Zeus is a mixed-breed Labrador retriever with a special gift: His black, moist nose is thousands of times more sensitive to smell than a human nose.
The 8-year-old search-and-rescue dog is a member of the Rhode Island State Police.
So he had a mission to complete Monday morning in North Providence: a 76-year-old North Providence man with dementia and Parkinson’s disease was still missing after more than 24 hours.
Richard Cote had gone for a walk early Sunday morning, at about 5 a.m., and vanished. Various searches and a “Silver Alert” issued by the North Providence police had been unsuccessful. His family was worried.
Following a frigid night and heavy rainfall Monday morning, Zeus and his master, state police Trooper Charles Bergeron, were called in.
Information from Cote’s family and from the police pointed to a brush area to the rear of the sports complex at Rhode Island College.
It was probably the most secluded place where Cote was likely to get lost and not be seen. It was close to his home.
On the scene, Bergeron’s command to Zeus was hopeful: He did not say “Look for it” — the command for finding a dead body.
The trooper gave the command for a rescue. “Search him out,” he told Zeus.
Dogs have highly developed nasal passages lined with scent receptors that hold smells, according to Science Magazine.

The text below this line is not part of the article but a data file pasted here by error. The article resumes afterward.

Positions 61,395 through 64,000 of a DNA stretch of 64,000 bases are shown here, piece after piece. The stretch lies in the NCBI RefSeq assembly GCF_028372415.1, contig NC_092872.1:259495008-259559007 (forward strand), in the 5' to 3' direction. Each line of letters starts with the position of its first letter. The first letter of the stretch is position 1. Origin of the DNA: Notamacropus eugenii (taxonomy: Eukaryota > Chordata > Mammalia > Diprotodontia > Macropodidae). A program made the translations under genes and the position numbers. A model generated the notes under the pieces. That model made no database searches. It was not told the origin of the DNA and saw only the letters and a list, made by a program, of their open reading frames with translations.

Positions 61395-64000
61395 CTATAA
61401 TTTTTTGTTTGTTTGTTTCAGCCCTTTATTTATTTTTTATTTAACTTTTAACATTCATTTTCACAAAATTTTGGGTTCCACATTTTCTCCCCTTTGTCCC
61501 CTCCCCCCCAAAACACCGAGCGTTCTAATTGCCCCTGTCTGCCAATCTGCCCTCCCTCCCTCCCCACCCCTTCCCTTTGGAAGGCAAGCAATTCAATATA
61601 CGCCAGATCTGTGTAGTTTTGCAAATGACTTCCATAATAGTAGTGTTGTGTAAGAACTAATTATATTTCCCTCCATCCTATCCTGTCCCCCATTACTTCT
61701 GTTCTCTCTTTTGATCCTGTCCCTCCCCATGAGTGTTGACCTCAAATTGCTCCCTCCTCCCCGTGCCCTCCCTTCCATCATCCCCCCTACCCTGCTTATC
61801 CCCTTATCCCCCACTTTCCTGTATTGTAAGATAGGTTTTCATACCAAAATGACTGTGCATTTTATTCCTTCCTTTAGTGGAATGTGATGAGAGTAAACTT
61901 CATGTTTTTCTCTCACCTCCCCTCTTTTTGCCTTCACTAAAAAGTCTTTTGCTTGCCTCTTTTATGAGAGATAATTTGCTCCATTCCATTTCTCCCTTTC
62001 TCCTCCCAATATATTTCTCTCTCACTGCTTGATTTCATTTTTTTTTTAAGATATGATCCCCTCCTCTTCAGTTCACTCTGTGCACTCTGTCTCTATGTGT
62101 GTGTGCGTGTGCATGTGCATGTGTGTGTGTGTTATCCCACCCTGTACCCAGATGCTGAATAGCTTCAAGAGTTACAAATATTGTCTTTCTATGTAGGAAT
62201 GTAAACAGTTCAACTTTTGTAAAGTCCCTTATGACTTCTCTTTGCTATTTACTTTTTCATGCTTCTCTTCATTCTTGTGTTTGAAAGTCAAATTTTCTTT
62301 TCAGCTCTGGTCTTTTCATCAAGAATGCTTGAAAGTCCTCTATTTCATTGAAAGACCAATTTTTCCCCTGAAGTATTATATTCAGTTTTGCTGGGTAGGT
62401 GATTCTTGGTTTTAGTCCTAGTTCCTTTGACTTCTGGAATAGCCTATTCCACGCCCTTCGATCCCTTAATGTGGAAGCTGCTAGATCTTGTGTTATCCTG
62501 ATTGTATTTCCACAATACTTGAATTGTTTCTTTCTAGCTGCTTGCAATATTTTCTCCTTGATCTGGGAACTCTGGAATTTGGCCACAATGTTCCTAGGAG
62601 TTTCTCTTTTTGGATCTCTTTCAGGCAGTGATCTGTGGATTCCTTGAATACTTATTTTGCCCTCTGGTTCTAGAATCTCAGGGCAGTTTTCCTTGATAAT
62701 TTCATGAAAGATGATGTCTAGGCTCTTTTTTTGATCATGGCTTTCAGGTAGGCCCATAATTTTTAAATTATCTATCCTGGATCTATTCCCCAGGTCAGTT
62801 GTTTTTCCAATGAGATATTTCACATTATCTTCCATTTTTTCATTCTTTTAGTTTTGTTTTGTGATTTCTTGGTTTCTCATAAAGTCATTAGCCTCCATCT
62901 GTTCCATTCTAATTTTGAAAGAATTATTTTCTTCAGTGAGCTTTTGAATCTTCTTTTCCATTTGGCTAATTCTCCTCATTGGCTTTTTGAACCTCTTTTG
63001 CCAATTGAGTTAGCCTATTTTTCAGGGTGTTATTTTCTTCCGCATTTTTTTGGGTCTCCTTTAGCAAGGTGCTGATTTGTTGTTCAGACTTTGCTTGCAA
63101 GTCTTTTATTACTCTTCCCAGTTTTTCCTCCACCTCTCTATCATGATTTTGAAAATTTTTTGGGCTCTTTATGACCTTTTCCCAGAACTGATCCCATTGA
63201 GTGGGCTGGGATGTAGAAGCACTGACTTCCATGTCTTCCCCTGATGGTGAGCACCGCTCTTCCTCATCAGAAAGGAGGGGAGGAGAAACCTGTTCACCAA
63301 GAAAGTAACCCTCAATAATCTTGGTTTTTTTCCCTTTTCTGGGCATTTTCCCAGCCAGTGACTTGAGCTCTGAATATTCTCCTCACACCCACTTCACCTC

This is part of the reason why Zeus has many advantages over any human when it comes to smell. He even knows when one of his nostrils has taken in a scent that’s different from the scent received in his other nostril.
It took Zeus several years of training to maximize his search skills after the one-year-old was adopted by the state police about seven years ago, Bergeron says.
The mature professional K-9 was in prime form Monday and unfazed by the rain. Off his leash, he prospected his way through the trees and navigated thickets of brush.
About 20 to 25 minutes into the search, recalls Bergeron, it looked like he had a scent. When Zeus’ nose picks up a strong scent, he instinctively moves to another location and intentionally finds a weaker version of the same scent, says Bergeron.
The dog’s nose builds a range, which then helps him judge the location of the strongest scent.
In 2013, Bergeron took Zeus on a boat and the K-9′s nose pinpointed the body of a drowned 16-year-old, which was submerged in waters near Conimicut Point.
On this search Monday morning, Zeus zigged and zagged through high brush, Bergeron recalls.
The dog drifted off to the left with his nose up, he says. Then, he drifted to the right.
Then, he picked up the pace, moving his paws more quickly, nostrils flaring. Finally, from a distance, the 49-year-old trooper saw Zeus sit down next to something that was bright red. Bergeron remembered that Cote’s wife had said her husband was wearing a red bathrobe.He wasn’t certain at first if the man was alive. Cote was face down. Bergeron turned him over.
“As soon as I turned him on his shoulder,” the trooper recalls, “He was breathing.”
So this is how Zeus saved a life. And Cote, disoriented and suffering from hypothermia, numerous cuts and bruises, was taken to Fatima Hospital where he was expected to recover from his ordeal in the woods.
Photo source: The Providence Journal/Mark Reynolds
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